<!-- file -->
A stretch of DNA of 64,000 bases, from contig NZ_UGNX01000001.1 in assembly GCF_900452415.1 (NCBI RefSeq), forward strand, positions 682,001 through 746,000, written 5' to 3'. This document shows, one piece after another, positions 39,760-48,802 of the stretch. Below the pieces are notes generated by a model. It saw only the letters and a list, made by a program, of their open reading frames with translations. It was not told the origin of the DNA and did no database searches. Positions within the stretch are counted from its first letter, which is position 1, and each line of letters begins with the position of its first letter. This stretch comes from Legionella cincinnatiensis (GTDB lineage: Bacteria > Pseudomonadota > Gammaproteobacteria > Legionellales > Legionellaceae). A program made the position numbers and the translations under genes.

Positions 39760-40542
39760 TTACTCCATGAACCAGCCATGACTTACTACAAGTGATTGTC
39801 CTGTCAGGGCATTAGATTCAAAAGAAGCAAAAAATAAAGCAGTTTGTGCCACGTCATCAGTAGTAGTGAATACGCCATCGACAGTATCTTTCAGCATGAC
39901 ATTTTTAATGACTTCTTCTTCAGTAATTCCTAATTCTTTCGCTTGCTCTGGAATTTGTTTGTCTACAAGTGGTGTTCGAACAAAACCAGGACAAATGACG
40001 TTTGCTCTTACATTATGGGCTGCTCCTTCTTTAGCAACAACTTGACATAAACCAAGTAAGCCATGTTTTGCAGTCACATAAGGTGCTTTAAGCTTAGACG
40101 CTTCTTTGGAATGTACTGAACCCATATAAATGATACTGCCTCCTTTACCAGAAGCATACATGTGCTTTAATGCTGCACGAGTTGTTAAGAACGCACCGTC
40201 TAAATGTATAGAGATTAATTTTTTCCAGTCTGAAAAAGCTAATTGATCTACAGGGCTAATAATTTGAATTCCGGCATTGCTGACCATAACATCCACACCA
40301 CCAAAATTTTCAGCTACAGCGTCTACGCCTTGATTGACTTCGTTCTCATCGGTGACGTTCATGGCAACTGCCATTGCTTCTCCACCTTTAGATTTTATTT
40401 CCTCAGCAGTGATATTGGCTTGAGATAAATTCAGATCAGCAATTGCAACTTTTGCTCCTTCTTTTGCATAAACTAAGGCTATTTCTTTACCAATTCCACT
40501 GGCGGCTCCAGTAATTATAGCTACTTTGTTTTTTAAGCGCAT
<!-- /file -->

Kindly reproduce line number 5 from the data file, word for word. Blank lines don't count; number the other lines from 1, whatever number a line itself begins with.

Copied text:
39901 ATTTTTAATGACTTCTTCTTCAGTAATTCCTAATTCTTTCGCTTGCTCTGGAATTTGTTTGTCTACAAGTGGTGTTCGAACAAAACCAGGACAAATGACG